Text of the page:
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Why You Shouldn't Procrastinate on Building an Email List

Why Build an Email List | ProductiveandFree
 

Do you have plans to grow your blog or scale your business?

Then you might have heard of the importance of building your email list.

It’s what all the top online marketers recommend doing (ex. Seth Godin, Marie Forleo, Amy Porterfield, Neil Patel, Pat Flynn, etc.) and they have very good reasons why.

But before I list some of them here for you, let me go ahead and say that yes, it’s still important even in 2018, even with the popularity of social media, and even with video as today’s “big” thing.

Now, I admit that when I first started out, I had no idea what an email list was so I didn’t start building one until months after I started my blog.

The result? I missed out on getting to know and capture hundreds, maybe thousands of visitors, readers, and followers right from the beginning, many of whom probably never returned to my site ever again.

So, here’s the deal.

Your email list of one of the most valuable assets you could have as a business owner or blogger because it’s a direct and inexpensive way for you to capture your audience, engage with them, learn more about them, keep them updated about your business, and ultimately, turn them into happy clients and customers.

And this is true whether you’re already selling products and services or you’re still planning to do so in the future, and whether you’re already “successful” on social media or you have yet to sign up on different platforms.

Here are seven reasons why you shouldn’t procrastinate on building an email list.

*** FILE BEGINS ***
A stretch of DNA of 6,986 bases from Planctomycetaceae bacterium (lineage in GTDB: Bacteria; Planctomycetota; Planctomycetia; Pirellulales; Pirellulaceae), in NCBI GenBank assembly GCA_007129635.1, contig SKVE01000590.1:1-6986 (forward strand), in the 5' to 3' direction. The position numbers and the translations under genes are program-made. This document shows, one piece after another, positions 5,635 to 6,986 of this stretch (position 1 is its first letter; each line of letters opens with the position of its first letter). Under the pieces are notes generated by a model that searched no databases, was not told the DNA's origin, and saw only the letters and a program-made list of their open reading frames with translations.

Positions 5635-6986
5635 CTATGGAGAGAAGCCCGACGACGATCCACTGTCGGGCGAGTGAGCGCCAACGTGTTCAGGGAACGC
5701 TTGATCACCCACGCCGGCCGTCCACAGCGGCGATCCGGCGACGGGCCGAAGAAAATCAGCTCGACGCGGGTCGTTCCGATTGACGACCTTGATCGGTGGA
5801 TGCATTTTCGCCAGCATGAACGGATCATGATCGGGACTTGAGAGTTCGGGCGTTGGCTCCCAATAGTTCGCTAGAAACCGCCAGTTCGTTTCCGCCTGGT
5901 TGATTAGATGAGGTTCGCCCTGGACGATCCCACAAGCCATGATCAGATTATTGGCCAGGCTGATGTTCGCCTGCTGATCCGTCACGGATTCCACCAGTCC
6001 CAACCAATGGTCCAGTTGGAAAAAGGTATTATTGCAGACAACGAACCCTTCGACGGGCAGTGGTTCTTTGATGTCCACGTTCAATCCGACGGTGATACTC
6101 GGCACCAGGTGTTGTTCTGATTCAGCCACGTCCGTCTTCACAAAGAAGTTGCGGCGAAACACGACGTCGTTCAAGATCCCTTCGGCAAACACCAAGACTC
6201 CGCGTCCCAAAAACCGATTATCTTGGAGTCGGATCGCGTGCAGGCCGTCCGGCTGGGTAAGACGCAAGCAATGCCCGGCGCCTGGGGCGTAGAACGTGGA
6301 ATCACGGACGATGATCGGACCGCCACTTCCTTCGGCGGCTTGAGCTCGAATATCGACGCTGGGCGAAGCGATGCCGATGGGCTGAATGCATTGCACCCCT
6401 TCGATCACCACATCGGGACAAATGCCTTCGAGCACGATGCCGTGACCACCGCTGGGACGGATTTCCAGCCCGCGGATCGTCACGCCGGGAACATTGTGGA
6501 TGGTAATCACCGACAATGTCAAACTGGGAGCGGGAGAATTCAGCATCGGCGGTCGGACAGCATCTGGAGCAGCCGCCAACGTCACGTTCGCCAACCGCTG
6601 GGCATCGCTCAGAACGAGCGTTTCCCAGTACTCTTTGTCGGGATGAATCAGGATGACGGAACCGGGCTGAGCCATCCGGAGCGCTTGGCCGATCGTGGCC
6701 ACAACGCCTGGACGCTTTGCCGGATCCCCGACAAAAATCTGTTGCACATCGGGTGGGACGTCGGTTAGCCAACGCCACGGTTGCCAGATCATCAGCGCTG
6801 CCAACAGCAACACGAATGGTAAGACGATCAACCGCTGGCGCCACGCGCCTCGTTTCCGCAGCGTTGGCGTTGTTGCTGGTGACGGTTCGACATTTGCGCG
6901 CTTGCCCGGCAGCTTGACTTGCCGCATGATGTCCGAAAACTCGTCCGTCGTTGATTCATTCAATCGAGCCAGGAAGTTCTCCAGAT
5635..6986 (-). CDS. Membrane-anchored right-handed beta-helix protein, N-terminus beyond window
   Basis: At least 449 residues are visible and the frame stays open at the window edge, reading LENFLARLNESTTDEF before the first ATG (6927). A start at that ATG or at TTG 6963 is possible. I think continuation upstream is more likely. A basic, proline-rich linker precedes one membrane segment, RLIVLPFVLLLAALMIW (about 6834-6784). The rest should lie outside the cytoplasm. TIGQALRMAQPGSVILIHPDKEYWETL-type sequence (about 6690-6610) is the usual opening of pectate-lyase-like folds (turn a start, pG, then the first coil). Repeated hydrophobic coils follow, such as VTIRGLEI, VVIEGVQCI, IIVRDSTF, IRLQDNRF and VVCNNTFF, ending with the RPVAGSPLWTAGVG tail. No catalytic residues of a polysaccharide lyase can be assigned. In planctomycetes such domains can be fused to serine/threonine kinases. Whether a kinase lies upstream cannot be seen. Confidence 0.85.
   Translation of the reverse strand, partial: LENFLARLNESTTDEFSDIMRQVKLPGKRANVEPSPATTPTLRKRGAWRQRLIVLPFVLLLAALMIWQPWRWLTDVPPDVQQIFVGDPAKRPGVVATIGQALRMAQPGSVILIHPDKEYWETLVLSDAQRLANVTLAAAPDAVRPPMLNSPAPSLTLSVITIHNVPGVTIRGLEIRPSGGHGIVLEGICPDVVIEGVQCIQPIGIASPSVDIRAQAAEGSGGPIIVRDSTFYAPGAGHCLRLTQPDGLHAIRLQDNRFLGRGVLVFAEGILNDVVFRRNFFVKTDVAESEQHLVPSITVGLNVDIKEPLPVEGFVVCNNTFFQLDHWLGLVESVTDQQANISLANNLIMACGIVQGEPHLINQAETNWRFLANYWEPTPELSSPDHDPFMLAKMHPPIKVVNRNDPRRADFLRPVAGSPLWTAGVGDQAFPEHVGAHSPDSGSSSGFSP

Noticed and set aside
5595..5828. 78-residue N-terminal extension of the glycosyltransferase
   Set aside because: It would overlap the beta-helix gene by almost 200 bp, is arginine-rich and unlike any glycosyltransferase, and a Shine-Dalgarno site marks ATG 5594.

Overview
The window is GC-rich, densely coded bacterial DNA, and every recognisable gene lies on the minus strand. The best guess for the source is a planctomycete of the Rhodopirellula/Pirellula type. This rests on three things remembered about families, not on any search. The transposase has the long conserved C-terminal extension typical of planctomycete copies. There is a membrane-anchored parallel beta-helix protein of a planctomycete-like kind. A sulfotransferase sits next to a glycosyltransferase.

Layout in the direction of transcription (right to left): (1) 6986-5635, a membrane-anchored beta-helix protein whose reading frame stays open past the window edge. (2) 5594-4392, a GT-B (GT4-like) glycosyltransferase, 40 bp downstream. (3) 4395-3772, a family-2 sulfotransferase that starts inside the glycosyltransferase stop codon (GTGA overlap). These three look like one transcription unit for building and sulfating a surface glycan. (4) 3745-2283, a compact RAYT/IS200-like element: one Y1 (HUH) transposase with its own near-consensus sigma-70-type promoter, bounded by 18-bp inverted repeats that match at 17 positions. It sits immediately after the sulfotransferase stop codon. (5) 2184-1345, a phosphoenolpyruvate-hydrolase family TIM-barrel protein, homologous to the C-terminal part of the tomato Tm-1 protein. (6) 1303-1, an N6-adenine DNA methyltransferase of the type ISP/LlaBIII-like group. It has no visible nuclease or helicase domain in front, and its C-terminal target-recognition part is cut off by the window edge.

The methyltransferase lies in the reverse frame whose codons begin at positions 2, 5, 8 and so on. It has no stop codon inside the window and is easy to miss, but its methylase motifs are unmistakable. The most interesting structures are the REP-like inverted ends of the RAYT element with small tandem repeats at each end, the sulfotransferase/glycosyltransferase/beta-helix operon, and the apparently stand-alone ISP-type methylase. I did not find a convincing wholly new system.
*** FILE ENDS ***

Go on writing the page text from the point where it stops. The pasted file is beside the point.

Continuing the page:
01. You own your email list.

It sure sounds great to have 1M subscribers on Youtube or 100,000 followers on Instagram but any marketer would advise you to be cautious about building your business on “rented land” because that’s essentially what these social media platforms are—not yours.

This means that your business would be at the mercy of their ever-changing algorithms or of new policies regarding the use and distribution of information using these platforms.

Remember #DeleteFacebook? What about when Youtube changed their monetization policies for creators? Or when Instagram suddenly changed the news feed to show only “relevant” posts instead of posts based on when they were actually published?

In stark contrast, you have more control over your email list because any message you send (or receive) is simply an exchange between you and a subscriber.

You may be sending out the same email to thousands of people at once but each person from that list will be reading your message in their email inbox, which is considered to be a personal space.

With email, you have a direct way to contact your subscribers any time you want… which they 100% consented to when they gave you their email address. This brings me to #2.

02. Your email list is essentially full of people who gave you permission to email them.

Email marketing is a form of permission marketing, a term coined by Seth Godin, which means a subscriber actually gave you the go-ahead to contact and email them the moment they typed their email address in your opt-in form.

Your marketing efforts now become powerful because they expect it. They want to know more about what you teach, sell, offer, or blog about. They trust you enough to keep receiving and opening your emails when, at any time, they could easily unsubscribe from your email list.

Compare this to advertising which is a form of interruption marketing (which literally “interrupts” a viewer’s attention) and is considered to be annoying, to have a low ROI, and to be relatively more expensive.

03. Your email list gives you data (lots of it).

Once a person gives you their email address, you know exactly what enticed them to opt in to your email list—either your checklist, challenge, community, or something else—and what page they were on when they did.

This kind of data can now tell you about your conversion rates and which pages, opt-ins, or topics a person is interested in.

Here are some examples:

If person A subscribed to get my Business Systems workbook, then he/she is interested in creating business systems.

If person B subscribed to join my Facebook community, then he/she is interested in connecting with other people looking to be more productive.

If person C subscribed to get a discount code to use in my shop, then he/she is interested in purchasing one of my digital products.